• The classifier trained on translated data performs comparably to the one trained on real data, suggesting that a large quantity of translated data could suffice as substitute for a small amount of real data.
• The classifier trained on real data performs expectedly better when evaluated on real data, but still exhibits reasonable average IOU.
• The classifier trained on translated data outperforms that which was trained on purely synthetic data.

Full prediction results can be found here.

## Stuff Segmentation

We observe that our generative model produces accurate “stuff” as in paved area or grass. Thus, we further evaluate our framework by studying stuff segmentation using synthetic data. Specifically, we use the SegNet segmentation model to qualitatively assess the validity of our generated images. The following is a sample of segmentation masks comparing baseline (ICG) and generated images.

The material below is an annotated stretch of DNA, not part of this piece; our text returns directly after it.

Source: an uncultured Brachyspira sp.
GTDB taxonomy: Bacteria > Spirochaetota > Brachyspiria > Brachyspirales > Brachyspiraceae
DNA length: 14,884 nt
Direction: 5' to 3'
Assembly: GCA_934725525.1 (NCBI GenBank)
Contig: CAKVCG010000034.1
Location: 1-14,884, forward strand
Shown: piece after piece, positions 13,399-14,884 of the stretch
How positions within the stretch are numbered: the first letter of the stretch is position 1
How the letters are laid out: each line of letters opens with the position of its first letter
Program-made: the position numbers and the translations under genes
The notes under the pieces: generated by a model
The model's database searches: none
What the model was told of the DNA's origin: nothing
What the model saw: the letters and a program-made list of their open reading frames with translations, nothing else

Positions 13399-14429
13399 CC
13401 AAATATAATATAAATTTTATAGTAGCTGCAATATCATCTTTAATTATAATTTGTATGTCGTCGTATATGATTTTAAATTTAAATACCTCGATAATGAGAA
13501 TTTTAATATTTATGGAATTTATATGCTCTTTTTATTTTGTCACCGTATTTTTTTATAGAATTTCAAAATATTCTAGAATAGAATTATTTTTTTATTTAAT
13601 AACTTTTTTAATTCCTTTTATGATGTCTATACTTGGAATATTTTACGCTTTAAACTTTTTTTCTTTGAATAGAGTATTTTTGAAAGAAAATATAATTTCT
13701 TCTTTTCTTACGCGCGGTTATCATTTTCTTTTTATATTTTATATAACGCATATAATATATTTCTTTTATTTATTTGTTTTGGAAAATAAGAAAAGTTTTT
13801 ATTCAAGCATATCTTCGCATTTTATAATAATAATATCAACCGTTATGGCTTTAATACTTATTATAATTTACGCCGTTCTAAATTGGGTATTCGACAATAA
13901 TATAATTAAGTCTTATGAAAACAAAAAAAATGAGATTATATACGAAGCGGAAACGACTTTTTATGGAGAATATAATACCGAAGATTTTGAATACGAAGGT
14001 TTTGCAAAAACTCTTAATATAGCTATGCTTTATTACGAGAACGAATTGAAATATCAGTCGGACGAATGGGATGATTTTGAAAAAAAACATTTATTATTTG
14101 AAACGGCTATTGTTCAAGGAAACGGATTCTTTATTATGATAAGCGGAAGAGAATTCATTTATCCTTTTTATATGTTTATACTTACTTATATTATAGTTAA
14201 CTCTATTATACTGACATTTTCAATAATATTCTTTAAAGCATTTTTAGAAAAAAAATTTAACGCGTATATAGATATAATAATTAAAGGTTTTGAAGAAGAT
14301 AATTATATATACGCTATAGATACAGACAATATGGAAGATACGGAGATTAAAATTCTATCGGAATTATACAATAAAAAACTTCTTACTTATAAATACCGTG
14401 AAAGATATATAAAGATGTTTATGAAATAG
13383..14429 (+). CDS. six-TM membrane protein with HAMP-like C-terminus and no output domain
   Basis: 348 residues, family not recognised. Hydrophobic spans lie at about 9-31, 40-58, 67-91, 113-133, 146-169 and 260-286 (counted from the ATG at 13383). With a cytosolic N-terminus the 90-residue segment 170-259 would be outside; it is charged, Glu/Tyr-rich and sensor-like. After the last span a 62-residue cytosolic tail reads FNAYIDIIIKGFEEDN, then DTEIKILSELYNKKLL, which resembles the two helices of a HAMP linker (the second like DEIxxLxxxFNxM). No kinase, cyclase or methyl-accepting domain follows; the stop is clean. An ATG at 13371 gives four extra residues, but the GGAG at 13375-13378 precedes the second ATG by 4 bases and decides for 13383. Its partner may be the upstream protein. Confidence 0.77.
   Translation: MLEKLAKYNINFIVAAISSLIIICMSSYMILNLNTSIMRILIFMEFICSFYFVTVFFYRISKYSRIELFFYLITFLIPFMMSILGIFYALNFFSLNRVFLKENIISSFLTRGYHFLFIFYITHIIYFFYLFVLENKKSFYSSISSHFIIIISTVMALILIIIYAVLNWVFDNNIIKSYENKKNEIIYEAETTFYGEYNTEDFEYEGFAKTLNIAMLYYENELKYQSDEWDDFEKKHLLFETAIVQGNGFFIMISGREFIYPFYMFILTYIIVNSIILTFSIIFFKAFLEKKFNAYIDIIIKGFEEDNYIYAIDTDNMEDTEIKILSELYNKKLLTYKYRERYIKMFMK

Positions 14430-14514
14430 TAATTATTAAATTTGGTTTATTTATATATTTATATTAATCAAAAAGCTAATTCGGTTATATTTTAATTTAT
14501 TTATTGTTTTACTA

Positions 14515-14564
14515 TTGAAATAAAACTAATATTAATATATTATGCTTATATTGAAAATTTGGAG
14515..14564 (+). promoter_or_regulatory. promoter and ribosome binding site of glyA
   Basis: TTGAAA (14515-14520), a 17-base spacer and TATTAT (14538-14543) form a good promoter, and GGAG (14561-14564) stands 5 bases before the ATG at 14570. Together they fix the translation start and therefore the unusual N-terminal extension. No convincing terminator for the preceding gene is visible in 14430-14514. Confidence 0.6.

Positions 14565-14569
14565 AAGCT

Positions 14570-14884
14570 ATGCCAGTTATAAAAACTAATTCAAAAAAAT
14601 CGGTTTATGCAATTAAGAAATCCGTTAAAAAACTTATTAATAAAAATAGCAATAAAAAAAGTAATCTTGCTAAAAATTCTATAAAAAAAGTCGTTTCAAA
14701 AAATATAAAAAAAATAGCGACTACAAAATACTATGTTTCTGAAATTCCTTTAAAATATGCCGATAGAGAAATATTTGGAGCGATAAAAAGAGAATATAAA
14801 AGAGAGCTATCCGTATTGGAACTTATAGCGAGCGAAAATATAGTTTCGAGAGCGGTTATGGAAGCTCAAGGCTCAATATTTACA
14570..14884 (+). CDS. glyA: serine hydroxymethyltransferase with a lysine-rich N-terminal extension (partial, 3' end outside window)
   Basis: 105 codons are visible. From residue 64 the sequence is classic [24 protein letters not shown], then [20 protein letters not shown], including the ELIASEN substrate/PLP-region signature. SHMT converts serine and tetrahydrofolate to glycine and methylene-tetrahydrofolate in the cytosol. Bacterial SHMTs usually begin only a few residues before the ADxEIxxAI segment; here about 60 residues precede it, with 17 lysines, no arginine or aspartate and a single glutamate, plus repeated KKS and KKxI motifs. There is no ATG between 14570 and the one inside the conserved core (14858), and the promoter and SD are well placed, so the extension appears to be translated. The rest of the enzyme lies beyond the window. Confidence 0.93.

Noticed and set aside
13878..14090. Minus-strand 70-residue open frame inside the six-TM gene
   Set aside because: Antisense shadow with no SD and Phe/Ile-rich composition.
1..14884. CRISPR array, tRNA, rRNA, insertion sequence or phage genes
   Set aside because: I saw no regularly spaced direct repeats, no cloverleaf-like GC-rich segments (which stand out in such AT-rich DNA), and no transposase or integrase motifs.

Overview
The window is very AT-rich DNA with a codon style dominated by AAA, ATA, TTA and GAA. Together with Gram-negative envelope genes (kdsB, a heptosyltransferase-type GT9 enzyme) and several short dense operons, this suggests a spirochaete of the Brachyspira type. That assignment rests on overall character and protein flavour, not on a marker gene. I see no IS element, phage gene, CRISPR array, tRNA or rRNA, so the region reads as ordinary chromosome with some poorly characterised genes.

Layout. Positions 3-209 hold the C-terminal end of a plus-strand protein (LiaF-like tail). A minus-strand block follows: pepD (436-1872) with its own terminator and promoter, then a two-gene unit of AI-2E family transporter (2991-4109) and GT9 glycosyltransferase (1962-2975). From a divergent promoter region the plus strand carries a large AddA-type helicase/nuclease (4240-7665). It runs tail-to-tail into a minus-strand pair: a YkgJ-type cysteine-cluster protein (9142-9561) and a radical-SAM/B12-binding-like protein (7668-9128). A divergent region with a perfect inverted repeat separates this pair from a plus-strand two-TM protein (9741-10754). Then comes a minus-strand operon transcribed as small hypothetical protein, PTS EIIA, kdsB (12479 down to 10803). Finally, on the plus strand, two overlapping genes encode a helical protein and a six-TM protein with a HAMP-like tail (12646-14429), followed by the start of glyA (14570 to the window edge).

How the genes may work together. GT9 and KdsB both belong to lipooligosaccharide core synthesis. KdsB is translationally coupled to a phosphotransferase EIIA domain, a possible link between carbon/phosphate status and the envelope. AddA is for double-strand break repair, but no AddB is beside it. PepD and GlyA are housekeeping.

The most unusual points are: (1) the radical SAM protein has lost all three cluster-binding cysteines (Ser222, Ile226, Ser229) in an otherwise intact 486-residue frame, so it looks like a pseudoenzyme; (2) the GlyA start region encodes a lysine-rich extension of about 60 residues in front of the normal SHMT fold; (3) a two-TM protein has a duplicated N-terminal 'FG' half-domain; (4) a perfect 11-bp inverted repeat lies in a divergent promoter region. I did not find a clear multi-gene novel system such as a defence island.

While the masks derived from generated images clearly exhibit more noise, they are similar in terms of quality to the masks derived from real images.

# Future Work

This work serves as a proof-of-concept that realistic data generation is viable, but further advancements need to be made before this data can be used as a training source for UAVs. Specifically, we outline the goals:

• Evaluate on various translated dataset sizes to explore efficacy of model by increasing data
• Generate and test using different/larger real datasets as they become available
• requires expensive and time-intensive annotations
• Improve quality of synthetic data
• requires unbounded data engineering efforts

# Acknowledgements

For detailed contribution information, please take a look at our contributions page. For this information in compressed form, you might in interested in our slides.